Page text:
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Historical Sketches: Volumes 1 To 3 -Blessed John Henry Newman

“Since you take my castigation in good part, I will now give you some more of it; and, to set off with Homer, let us

‘Pass on, and sing thy garniture within,’

to wit, the dwelling without roof and without door,—the hearth without fire and smoke,—walls, however, baked enough, lest the mud should trickle on us, while we suffer Tantalus’s penalty, thirst in the midst of wet;—that sad and hungry banquet, for which you called me from Cappadocia, not as for the frugal fare of the Lotophagi, but as if for Alcinous’s board for one lately shipwrecked and wretched. I have remembrance of the bread and of the broth—so they were named—and shall remember them: how my teeth got stuck in your hunches, and next lifted and heaved themselves as out of paste. You, indeed, will set it out in tragic style yourself, taking a sublime tone from your own sufferings. But for me, unless that true Lady Bountiful, your mother, had rescued me quickly, showing herself in need, like a haven to the tempest-tossed, I had been dead long ago, getting myself little honour, though much pity, from Pontic hospitality. How shall I omit those ungardenlike gardens, void of pot-herbs? or the Augean store, which we cleared out and spread over them; what time we worked the hillside plough, vine-dresser I, and dainty you, with this neck and hands, which still bear the marks of the toil (O earth and sun, air and virtue! for I will rant a bit), not the Hellespont to yoke, but to level the steep. If you are not annoyed at this description, nor am I; but if you are, much more I at the reality. Yet I pass over the greater part, from tender remembrance of those other many things which I have shared with you.”—Ep. 5.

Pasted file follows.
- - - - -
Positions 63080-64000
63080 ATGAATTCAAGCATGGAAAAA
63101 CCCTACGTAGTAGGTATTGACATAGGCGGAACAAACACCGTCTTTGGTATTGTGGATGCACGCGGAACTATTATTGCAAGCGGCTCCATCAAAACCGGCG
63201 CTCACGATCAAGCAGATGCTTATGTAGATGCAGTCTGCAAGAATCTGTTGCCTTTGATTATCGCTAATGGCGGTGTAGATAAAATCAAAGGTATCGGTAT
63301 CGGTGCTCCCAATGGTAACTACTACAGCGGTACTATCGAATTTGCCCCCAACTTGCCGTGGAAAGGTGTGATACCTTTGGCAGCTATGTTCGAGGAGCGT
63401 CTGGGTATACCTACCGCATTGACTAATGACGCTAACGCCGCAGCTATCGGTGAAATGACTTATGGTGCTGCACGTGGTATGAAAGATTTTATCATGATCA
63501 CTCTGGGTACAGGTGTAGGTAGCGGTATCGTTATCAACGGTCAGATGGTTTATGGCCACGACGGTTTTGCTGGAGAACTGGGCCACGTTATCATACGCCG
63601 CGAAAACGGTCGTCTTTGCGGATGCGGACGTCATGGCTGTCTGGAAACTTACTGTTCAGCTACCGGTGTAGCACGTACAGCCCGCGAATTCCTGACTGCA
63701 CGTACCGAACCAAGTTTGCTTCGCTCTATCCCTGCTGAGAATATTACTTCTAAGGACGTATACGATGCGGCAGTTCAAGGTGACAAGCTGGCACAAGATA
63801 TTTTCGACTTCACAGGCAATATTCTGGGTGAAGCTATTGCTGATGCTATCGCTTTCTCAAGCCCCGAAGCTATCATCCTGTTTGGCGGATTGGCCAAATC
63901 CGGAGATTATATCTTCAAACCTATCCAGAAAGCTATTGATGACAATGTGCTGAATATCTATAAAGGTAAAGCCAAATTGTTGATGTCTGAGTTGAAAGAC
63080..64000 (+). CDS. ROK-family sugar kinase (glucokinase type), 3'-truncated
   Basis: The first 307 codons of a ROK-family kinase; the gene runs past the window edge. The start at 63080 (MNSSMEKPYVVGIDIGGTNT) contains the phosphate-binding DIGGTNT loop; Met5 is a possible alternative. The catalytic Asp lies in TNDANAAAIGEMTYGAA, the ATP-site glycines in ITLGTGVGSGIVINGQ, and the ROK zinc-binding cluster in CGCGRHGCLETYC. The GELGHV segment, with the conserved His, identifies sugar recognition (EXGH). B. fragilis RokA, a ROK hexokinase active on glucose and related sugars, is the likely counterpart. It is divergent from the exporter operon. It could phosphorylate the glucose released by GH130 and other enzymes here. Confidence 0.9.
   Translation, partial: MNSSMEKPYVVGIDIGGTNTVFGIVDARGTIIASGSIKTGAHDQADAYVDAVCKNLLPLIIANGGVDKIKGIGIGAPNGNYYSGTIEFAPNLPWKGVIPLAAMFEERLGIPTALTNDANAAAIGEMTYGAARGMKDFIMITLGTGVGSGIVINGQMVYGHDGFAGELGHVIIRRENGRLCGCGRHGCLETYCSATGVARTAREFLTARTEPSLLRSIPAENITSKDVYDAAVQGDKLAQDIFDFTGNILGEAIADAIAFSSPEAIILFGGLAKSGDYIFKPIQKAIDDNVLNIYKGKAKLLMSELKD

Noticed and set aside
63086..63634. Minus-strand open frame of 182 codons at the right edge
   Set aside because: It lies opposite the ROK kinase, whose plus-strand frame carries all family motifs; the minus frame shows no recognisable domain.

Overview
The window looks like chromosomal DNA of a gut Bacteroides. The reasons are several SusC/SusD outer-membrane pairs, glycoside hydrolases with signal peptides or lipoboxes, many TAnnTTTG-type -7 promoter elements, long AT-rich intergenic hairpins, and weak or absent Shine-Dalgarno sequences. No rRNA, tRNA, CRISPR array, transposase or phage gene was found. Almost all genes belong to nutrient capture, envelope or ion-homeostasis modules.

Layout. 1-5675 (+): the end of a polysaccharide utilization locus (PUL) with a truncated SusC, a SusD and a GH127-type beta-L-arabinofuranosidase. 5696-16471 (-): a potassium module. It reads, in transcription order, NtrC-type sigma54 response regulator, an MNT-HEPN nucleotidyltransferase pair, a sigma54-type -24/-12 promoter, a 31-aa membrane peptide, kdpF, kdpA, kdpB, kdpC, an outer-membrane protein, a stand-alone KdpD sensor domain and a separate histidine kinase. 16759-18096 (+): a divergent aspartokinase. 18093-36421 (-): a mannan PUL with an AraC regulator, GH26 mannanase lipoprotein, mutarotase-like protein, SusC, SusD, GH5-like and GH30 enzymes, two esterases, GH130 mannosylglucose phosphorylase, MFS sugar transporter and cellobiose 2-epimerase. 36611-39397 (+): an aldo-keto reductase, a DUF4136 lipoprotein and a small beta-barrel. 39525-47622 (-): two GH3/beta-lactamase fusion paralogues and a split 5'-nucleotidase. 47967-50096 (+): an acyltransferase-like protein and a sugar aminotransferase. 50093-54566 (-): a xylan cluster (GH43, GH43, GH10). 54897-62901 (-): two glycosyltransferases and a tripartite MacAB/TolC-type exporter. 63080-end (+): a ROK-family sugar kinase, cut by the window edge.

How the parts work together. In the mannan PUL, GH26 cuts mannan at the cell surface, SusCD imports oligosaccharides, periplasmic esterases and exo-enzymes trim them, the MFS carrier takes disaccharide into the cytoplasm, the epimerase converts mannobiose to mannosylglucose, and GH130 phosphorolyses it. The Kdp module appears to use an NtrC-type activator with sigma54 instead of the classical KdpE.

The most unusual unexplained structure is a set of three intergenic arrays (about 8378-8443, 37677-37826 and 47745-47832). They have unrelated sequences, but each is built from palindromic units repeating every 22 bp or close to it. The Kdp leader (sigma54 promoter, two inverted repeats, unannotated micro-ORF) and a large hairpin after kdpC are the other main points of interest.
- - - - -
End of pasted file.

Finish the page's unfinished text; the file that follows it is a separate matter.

This certainly is not a picture of comfort; and curiously contrasts with Basil’s romantic view of the same things. But for the following letter, one could fancy that it was too much even for Gregory; but on Basil seeming to be hurt, he wrote thus:—








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